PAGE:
Please disable your Ad Blocker to better interact with this website.

Once flag burning was called an expression of free speech; once flag burning as an expression of free speech was considered a right; flag burning was made easy for individuals who otherwise never would have given a moment’s thought to burning one of our nation’s most honored symbols of courage and bravery. The American flag, carried into battle, raised in victory, respected around the world; the burning of that flag was proclaimed a right by our highest court. Certainly it was foolishness on their part to decide an affront, a reach beyond the nose of patriots everywhere, could be made a right simply on an unauthorized rewrite of the first amendment.

Consider how pervasive the practice has become to transform into rights what we previously worked for, qualified for, paid for, or earned. At one time to enter this country as an immigrant, application was made and approval given before entry. Today, take notice how immigrants sneak in, protest, and revere their Mexican flags while burning our American flag. By doing so they insist on a right to arrive here illegally, to collect benefits, to stay here without becoming Americans, to import entire extended families on the basis of a single “anchor baby,” and to participate in protests calling for southwestern states to again become states of Mexico. Sentimentality, fuzzy thinking, and malice on the part of our President and others have helped produce today’s devious “right to immigrate” mindset.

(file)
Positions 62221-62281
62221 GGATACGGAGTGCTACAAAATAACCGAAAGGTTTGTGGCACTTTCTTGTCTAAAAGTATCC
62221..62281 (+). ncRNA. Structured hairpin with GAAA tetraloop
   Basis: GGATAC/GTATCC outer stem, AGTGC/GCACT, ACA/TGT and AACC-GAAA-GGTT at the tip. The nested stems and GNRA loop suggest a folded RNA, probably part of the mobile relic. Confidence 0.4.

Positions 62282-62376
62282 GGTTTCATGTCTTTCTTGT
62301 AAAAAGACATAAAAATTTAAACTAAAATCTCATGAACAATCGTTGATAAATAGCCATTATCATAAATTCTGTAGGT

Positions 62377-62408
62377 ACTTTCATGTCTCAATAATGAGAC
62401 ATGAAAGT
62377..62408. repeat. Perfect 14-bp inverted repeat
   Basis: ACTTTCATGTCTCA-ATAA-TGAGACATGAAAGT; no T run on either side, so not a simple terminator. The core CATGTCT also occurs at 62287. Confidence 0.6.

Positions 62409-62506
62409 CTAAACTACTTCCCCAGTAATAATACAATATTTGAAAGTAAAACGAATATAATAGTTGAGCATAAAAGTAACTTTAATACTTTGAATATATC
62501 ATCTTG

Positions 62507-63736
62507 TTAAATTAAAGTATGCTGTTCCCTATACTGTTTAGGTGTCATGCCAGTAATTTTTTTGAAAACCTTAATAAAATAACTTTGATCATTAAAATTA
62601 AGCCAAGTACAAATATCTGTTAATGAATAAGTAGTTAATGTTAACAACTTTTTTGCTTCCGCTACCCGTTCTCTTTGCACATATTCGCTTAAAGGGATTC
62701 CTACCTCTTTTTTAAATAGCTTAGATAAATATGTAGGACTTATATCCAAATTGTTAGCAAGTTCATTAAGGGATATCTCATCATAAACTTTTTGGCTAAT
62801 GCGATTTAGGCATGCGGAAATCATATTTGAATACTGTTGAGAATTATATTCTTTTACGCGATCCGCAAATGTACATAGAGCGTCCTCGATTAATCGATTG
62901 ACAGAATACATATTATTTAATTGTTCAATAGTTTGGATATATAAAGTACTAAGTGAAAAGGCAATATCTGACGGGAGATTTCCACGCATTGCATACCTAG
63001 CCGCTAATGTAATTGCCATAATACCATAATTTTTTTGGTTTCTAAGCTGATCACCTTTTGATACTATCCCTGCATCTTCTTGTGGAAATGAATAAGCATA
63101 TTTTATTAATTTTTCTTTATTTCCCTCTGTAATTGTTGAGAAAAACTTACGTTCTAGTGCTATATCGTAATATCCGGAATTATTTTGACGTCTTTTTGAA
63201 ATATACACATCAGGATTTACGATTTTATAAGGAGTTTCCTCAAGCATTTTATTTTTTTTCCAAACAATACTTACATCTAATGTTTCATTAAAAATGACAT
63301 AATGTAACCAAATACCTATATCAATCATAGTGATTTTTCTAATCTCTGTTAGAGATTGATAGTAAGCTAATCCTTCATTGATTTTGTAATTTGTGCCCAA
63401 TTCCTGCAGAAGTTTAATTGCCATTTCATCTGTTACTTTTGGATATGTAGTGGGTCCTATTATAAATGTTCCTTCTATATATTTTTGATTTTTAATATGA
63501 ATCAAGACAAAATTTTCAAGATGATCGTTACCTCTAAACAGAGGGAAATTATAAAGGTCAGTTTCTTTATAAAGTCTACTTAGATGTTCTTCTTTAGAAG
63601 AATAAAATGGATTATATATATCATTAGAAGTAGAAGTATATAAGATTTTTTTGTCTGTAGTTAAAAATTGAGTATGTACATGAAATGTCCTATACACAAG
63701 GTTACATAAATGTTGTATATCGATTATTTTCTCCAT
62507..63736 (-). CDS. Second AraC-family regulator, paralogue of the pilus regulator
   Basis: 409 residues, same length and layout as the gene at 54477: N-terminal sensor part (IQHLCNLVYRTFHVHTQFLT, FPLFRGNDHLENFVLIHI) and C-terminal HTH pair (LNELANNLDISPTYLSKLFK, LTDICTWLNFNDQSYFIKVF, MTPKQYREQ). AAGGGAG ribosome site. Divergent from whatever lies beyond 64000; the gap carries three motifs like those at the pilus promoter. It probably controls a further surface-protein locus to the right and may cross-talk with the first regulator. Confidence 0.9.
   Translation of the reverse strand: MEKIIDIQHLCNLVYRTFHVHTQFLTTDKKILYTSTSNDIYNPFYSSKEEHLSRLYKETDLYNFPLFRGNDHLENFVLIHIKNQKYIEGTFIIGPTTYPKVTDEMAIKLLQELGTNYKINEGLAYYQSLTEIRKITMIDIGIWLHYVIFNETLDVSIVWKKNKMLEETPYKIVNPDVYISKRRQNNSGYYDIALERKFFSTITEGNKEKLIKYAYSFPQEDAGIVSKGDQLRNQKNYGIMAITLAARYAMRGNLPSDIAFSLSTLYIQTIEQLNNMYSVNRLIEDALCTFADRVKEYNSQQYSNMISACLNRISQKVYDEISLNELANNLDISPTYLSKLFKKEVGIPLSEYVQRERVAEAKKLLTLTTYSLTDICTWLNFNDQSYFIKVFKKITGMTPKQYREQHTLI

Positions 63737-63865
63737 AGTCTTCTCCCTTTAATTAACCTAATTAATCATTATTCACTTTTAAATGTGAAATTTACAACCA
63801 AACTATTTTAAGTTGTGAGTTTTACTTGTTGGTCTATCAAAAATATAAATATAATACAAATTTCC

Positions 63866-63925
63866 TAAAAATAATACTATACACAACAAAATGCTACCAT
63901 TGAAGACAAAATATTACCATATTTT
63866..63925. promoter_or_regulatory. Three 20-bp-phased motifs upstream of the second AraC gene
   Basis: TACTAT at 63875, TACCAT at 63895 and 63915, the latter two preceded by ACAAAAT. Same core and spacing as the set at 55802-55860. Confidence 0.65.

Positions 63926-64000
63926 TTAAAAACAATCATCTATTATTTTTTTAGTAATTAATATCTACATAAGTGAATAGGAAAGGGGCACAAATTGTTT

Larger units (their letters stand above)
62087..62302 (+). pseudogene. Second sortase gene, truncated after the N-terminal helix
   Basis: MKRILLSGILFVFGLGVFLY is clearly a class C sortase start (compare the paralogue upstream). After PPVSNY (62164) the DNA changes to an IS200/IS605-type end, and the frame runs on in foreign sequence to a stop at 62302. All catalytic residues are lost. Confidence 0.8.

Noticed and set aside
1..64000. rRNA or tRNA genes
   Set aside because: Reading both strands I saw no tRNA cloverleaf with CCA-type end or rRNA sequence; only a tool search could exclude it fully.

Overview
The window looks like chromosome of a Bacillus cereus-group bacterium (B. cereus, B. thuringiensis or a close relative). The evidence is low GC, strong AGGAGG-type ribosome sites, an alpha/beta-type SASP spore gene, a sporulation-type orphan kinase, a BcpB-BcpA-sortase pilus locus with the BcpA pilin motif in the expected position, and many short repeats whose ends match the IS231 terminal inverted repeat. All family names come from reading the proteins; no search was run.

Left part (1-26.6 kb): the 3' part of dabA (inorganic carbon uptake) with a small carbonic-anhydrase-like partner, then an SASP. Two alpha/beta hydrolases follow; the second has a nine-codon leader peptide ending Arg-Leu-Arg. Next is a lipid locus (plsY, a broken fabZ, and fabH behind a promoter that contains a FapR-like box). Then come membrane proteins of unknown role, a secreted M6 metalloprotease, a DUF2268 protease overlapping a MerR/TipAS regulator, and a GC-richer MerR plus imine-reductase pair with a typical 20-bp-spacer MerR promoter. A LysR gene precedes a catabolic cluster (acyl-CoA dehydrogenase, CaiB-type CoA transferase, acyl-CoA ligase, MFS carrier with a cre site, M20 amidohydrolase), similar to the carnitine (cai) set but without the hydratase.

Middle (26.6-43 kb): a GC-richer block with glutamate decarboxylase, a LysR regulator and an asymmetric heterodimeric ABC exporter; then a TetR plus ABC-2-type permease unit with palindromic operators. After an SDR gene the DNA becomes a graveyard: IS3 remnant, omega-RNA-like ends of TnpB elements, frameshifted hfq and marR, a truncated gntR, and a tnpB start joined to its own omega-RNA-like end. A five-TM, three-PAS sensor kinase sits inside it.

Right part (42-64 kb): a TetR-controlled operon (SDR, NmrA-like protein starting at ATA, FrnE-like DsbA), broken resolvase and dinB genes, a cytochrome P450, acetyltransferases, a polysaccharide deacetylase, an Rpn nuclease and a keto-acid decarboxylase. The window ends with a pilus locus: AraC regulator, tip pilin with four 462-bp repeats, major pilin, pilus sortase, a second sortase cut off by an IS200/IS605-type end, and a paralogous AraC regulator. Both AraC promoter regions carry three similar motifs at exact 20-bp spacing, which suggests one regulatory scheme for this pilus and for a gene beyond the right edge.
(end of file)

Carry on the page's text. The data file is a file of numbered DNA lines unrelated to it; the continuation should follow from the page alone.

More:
Another example; notice what recklessness our government entered into when they mistook healthcare for a right. Having instituted healthcare as a right, no cost was, is spared to ensure every individual, citizen or illegal immigrant, is insured and cared for. No coercion is spared to ensure those who have, pay the healthcare costs of those with little means to fend for themselves. Then there is the right of a living wage. More coercion is warranted, because the haves have what they should not have because they are greedy. The illogical claim is if the poor don’t have any money, it’s because the rich have it. If the poor have some money, we have government to thank for preventing the rich from keeping it all. Add the right to an education and the right to livable housing. Let’s just say the debt clock is ticking….

Once we establish as a right anything we formerly worked or paid for, someone somewhere continues to work and pay for it. To those who receive the right for free, it does look and feel like a right. But to those who pay for the ever increasing, ever more numerous “rights” of others, it feels and looks more and more like servitude and slavery; which is what it is, involuntary servitude and slavery. Then watch the real rights disappear when those with the newfangled rights claim it’s politically incorrect for their slaves to exercise their unalienable rights of free speech and protest.

Observe what was done to Kim Davis, a county clerk in Kentucky, when she exercised her religious rights in the face of the fanciful concept of a “right of marriage.” Marriage was never a right, as we discussed last week, until a special interest group wanted a right for its members no one as an individual has ever had a right to, marriage. The work of the LGBT to destroy and replace the institution of marriage made easier when the courts suddenly declared marriage a right.